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From "Mamta A. Satoor (JIRA)" <j...@apache.org>
Subject [jira] Commented: (DERBY-3926) Incorrect ORDER BY caused by index
Date Sat, 11 Apr 2009 01:23:14 GMT

    [ https://issues.apache.org/jira/browse/DERBY-3926?page=com.atlassian.jira.plugin.system.issuetabpanels:comment-tabpanel&focusedCommentId=12698038#action_12698038

Mamta A. Satoor commented on DERBY-3926:

Yes, even if the cost calculation for a plan is wrong, Derby should not return wrong resutls
and hence for this jira entry, at this point, it might not be worth it to pursue the lead
if the cost calculation is wrong.

I did find one consistently reproducible SQL which will cause the problem behavior whether
we are in the same session where the tables/indexes were created or whether we start a fresh
database session. So, once the database has been setup, one can open a new ij session and
consistently repro the problem case with following optimizer overrides (this way, one does
not have to setup the whole database in the same session as the origina problem SQL to repro
the problem)
SELECT table1.id, m0.value, m1.value FROM  --DERBY-PROPERTIES joinOrder=FIXED 
table2  m1 -- DERBY-PROPERTIES index=key3
, table2 m0 -- DERBY-PROPERTIES index=key3
, table1 
WHERE table1.id=m0.id AND m0.name='PageSequenceId' AND table1.id=m1.id AND m1.name='PostComponentId'
AND m1.value='21857' ORDER BY m0.value;

So, the important thing is have both m1 and m0 use the index KEY3 which is on the column value
on which ordering is happening for table m0.

Now that I have a simple repro case (ie I don't have to go through countless iteration of
optimizer for all different join orders and different predicate pulling down in different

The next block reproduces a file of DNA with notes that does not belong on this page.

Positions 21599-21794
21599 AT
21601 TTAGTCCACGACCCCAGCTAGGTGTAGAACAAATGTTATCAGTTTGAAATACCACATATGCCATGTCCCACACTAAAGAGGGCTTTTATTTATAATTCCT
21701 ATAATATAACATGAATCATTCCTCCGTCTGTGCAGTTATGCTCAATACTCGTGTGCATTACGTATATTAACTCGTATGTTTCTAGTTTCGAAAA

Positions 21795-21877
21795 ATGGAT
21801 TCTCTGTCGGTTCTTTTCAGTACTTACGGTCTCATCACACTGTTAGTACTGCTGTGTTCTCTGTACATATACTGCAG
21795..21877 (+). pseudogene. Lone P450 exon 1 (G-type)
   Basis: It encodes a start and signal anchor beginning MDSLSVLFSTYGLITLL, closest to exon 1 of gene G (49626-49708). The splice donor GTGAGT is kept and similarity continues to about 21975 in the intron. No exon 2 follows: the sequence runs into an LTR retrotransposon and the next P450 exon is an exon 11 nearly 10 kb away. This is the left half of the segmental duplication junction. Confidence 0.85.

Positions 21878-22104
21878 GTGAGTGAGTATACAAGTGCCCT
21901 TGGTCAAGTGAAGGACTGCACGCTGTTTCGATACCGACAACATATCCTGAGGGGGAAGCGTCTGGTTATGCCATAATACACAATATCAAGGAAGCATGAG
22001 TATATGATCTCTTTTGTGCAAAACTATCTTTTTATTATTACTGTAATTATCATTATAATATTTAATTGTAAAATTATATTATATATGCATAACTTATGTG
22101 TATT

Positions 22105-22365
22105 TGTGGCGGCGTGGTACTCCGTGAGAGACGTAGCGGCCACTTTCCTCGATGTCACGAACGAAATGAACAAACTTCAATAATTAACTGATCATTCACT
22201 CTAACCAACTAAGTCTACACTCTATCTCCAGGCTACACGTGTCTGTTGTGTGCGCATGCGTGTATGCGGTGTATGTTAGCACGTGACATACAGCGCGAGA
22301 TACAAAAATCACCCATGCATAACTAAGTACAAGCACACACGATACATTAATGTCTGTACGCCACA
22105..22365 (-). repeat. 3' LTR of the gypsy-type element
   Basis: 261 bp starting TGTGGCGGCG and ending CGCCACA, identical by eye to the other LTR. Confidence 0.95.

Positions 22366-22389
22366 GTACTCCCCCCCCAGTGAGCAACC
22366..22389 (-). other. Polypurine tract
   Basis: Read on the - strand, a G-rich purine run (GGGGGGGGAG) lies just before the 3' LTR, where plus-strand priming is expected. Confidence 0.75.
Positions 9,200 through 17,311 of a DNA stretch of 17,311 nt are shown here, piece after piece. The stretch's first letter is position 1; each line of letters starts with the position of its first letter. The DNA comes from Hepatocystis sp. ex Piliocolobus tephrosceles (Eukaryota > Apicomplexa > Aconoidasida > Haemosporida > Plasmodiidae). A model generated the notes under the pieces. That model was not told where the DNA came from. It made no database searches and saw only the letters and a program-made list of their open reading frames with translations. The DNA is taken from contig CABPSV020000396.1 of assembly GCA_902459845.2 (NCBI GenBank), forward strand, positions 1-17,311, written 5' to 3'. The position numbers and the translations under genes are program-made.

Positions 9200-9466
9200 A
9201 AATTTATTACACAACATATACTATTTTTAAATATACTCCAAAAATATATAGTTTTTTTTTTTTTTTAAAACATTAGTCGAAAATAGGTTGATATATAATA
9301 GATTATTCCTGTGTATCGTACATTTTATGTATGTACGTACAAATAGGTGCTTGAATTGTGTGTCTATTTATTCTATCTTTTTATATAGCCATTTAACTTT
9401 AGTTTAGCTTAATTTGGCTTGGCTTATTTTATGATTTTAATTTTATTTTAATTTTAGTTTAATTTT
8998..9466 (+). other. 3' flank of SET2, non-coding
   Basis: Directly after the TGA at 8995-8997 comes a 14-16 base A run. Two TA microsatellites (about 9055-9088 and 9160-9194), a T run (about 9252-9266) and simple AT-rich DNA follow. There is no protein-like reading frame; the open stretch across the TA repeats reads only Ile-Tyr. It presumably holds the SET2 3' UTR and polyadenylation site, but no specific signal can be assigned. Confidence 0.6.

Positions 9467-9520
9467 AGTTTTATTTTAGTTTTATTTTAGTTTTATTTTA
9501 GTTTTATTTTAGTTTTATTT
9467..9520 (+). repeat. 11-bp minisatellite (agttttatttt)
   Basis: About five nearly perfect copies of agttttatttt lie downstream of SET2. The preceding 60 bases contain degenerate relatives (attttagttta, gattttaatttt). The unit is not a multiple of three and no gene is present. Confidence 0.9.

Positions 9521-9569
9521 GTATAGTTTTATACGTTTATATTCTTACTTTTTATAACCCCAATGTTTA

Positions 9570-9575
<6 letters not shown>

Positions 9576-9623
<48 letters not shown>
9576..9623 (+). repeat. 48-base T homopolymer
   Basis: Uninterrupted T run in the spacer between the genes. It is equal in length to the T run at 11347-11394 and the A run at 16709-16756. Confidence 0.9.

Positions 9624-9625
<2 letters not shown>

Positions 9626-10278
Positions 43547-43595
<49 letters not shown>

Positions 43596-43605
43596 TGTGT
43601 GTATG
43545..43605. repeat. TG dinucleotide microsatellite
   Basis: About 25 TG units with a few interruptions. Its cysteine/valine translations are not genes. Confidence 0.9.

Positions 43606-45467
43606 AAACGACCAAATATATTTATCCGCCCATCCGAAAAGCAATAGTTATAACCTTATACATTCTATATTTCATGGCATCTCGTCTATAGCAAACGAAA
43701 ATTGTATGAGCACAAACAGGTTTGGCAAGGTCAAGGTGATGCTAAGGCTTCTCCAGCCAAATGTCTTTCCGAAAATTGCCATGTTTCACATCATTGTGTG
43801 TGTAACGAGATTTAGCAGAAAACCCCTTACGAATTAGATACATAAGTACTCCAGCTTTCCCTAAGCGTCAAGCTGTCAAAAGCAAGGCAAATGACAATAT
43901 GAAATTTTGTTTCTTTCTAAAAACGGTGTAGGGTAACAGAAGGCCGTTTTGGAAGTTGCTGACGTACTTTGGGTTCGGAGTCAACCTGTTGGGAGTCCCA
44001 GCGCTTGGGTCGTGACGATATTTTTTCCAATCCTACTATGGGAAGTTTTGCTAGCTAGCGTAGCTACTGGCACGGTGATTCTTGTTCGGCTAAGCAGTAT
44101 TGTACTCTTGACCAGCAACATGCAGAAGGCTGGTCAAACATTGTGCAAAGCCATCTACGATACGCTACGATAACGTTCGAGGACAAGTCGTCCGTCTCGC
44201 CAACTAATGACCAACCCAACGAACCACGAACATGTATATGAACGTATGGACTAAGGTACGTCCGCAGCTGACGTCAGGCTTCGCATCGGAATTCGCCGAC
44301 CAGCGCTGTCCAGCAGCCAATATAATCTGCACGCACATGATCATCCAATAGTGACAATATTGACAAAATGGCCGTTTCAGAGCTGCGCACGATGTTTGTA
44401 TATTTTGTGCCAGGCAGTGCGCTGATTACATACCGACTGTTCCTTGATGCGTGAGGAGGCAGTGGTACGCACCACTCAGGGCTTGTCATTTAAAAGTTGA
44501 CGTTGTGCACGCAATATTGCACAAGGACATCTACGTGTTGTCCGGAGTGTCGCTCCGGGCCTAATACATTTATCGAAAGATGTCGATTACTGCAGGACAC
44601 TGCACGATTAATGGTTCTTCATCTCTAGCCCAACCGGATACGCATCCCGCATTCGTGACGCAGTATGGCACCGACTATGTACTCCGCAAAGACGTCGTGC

join orders), I can focus on the problem join order. 

> Incorrect ORDER BY caused by index
> ----------------------------------
>                 Key: DERBY-3926
>                 URL: https://issues.apache.org/jira/browse/DERBY-3926
>             Project: Derby
>          Issue Type: Bug
>          Components: SQL
>    Affects Versions:,,,
>            Reporter: Tars Joris
>         Attachments: derby-reproduce.zip
> I think I found a bug in Derby that is triggered by an index on a large column: VARCHAR(1024).
I know it  is generally not a good idea to have an index on such a large column.
> I have a table (table2) with a column "value", my query orders on this column but the
result is not sorted. It is sorted if I remove the index on that column.
> The output of the attached script is as follows (results should be ordered on the middle
> ID                  |VALUE        |VALUE
> ----------------------------------------------
> 2147483653          |000002       |21857
> 2147483654          |000003       |21857
> 4294967297          |000001       |21857
> While I would expect:
> ID                  |VALUE        |VALUE
> ----------------------------------------------
> 4294967297          |000001       |21857
> 2147483653          |000002       |21857
> 2147483654          |000003       |21857
> This is the definition:
> CREATE INDEX key1 ON table1(id);
> CREATE TABLE table2 (id BIGINT NOT NULL, name VARCHAR(40) NOT NULL, value VARCHAR(1024),
PRIMARY KEY(id, name));
> CREATE UNIQUE INDEX key2 ON table2(id, name);
> CREATE INDEX key3 ON table2(value);
> This is the query:
> SELECT table1.id, m0.value, m1.value
> FROM table1, table2 m0, table2 m1
> WHERE table1.id=m0.id
> AND m0.name='PageSequenceId'
> AND table1.id=m1.id
> AND m1.name='PostComponentId'
> AND m1.value='21857'
> ORDER BY m0.value;
> The bug can be reproduced by just executing the attached script with the ij-tool.
> Note that the result of the query becomes correct when enough data is changed. This prevented
me from creating a smaller example.
> See the attached file "derby-reproduce.zip" for sysinfo, derby.log and script.sql.
> Michael Segel pointed out:
> "It looks like its hitting the index ordering on id,name from table 2 and is ignoring
the order by clause."

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